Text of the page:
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Why you get BO is equal parts gross and fascinating

Lisa Fogarty


Lisa Fogarty

Lisa Fogarty has written numerous articles for USA Today, The Stir, Opposing Views and other publications. She has covered everything from red carpet events to the discovery of toxic PCBs on school windows. She lives on Long Island, N.Y....

You'll thank your lucky stars you get body odor after reading this — kind of

We spend money on products designed to prevent and mask the smell of it. We take showers in gross gym locker rooms and discreetly sniff our armpits when we're out in public — all because we're ashamed of it. But body odor is as natural as breathing, and believe it or not, our own BO is as original to us as our fingerprint.

Our bodies contain 50,000 sweat glands that are constantly working to help release toxins and body fluids. While a bit of body odor is to be expected given that kind of commitment from our bodies, how much do you actually know about why we stink after a workout and what factors contribute to giving us our particular eau de parfum?

Here are eight fascinating facts about body odor that will give you a new appreciation for it.

1. Your sweat isn't actually smelly. The next time you want to blame your sweat for that less-than-pleasant scent emanating from your body, give it a break. Sweat without the influence of bacteria is odorless. "Body odor occurs because certain bacteria that normally reside on our skin produce certain products from skin gland secretions that are malodorous," says Dr. Amesh Adalja at the Division of Infectious Diseases at the Department of Medicine University of Pittsburgh Medical Center and School of Medicine. "It is important to remember that the skin is a major immune system organ and the compounds that are produced by sweat glands, as well as the presence of ‘good bacteria’ that live on the skin, can help stop more nefarious bacteria from gaining a foothold."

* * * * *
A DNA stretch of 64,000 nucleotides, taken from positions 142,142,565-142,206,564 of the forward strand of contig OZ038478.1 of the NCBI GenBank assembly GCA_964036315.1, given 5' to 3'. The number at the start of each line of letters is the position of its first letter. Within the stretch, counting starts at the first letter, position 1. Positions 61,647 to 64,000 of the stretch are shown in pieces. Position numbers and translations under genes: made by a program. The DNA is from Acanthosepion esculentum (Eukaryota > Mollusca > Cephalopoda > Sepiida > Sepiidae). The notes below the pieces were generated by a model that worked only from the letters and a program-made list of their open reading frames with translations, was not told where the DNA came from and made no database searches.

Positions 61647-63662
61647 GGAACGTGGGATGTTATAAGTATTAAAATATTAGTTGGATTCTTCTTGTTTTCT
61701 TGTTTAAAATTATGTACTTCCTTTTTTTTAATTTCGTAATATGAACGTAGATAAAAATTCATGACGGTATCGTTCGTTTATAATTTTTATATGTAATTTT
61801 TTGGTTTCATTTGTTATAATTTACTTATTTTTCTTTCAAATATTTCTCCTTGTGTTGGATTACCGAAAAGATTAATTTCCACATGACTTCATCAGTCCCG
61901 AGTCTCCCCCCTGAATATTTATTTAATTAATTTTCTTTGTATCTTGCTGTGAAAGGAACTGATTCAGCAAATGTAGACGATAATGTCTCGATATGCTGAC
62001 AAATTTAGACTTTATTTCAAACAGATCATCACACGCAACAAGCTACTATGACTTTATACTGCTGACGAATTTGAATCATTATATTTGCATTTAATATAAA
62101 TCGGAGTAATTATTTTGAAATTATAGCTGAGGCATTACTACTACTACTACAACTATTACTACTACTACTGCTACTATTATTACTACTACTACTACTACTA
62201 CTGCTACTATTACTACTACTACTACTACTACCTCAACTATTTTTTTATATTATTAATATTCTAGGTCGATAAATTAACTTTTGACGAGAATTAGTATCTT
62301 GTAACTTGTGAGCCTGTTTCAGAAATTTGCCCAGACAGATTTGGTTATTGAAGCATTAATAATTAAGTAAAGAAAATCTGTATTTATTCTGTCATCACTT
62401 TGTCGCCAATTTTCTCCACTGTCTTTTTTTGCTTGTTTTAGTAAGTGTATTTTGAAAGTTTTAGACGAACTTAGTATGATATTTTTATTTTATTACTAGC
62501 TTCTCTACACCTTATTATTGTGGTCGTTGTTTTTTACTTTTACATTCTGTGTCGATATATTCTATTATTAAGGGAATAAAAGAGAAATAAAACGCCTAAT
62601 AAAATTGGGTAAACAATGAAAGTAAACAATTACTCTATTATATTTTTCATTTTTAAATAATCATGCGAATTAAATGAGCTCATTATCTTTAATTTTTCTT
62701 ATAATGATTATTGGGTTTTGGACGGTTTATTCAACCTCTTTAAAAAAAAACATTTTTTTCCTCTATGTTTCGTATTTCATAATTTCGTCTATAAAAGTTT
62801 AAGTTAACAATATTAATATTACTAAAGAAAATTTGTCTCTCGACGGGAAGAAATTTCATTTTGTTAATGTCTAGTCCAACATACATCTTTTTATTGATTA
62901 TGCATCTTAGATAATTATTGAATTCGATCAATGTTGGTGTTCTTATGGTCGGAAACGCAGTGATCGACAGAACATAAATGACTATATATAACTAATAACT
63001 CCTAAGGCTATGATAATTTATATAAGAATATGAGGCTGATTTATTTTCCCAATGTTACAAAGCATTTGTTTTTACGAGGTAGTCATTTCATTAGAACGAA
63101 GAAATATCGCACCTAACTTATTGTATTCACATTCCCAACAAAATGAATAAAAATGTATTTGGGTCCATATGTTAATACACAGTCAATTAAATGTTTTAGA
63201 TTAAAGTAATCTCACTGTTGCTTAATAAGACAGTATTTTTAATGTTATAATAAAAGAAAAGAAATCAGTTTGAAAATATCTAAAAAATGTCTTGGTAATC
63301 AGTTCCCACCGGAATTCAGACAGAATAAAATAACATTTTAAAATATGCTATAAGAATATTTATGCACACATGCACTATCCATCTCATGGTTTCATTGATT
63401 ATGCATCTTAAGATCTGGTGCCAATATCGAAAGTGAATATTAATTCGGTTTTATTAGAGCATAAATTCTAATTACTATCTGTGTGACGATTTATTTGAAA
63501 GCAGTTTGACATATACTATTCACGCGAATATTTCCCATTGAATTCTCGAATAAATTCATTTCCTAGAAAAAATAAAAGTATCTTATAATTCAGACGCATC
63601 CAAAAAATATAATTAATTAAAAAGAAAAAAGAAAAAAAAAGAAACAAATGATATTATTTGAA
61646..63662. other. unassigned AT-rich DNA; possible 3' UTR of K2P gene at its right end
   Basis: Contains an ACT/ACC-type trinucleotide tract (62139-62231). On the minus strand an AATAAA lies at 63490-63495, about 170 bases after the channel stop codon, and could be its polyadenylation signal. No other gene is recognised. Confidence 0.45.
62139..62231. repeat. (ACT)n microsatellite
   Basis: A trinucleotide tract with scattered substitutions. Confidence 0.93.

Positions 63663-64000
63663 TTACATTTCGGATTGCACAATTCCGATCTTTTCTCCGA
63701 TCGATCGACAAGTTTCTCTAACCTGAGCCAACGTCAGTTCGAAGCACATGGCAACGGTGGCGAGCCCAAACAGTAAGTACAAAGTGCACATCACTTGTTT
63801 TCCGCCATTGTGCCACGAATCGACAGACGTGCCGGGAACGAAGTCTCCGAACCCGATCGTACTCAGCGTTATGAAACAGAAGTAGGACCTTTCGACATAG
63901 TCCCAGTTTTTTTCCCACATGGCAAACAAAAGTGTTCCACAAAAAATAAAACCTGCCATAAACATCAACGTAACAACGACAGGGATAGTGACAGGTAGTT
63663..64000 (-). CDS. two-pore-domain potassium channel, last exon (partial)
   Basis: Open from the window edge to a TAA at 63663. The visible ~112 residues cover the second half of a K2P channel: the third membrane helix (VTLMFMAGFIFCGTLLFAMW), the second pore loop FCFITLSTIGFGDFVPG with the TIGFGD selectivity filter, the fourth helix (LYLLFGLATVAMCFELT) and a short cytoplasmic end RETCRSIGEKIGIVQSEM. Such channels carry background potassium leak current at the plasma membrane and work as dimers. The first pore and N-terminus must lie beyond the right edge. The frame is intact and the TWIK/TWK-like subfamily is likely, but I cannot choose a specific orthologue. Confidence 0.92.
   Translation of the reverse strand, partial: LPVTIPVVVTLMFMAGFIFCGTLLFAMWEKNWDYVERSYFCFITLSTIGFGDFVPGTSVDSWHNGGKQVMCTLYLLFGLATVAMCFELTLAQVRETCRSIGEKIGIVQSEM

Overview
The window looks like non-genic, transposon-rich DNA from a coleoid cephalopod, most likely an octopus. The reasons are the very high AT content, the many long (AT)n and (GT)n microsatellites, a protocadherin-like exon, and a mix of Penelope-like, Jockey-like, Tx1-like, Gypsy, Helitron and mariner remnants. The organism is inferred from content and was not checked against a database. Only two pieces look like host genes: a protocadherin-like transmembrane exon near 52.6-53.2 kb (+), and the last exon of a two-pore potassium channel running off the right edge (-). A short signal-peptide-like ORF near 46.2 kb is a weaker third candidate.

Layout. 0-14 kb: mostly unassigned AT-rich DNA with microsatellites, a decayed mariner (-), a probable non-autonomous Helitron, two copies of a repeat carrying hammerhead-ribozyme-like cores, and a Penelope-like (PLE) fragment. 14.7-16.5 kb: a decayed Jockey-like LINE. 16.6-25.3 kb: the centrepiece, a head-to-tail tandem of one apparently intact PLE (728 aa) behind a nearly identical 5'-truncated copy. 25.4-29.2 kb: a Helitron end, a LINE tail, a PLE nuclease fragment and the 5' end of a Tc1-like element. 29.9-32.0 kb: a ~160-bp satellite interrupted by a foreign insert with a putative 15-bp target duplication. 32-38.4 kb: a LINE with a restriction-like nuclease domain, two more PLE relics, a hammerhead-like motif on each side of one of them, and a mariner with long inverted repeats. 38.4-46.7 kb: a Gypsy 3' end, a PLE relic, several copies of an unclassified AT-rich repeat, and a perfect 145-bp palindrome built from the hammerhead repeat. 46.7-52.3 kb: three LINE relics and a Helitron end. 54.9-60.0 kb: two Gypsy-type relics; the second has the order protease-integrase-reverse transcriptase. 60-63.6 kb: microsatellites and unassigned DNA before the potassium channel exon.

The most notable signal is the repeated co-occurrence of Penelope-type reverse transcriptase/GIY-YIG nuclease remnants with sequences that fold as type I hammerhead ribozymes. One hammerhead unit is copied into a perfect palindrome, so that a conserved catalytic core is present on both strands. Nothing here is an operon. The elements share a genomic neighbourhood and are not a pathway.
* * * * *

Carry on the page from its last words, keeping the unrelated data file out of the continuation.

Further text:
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2. Your scent is special and unique. It may take a canine's nose to truly distinguish one person's scent from another, but your BO is unlike the BO of your BFF. "Each person has a unique scent, and while most humans don’t use [that] sense anymore, animals (especially dogs) can identify people by the way they smell," says Dr. Aaron Braun, the medical director at SignatureCare Emergency Center in Houston.

3. We choose partners based on their scent. Sure, at first we fall in love with their eyes and it's important that our partners are good people with goals and positive intentions, but let's be real for a minute. As animals, the way our partners smell has a lot to do with our attraction to them and whether we decide to stick it out in a long-term relationship. Scientists have even found that we prefer to choose mates with immune systems that are different from ours, which may stem from the evolutionary benefits of keeping our children healthy and protected from disease.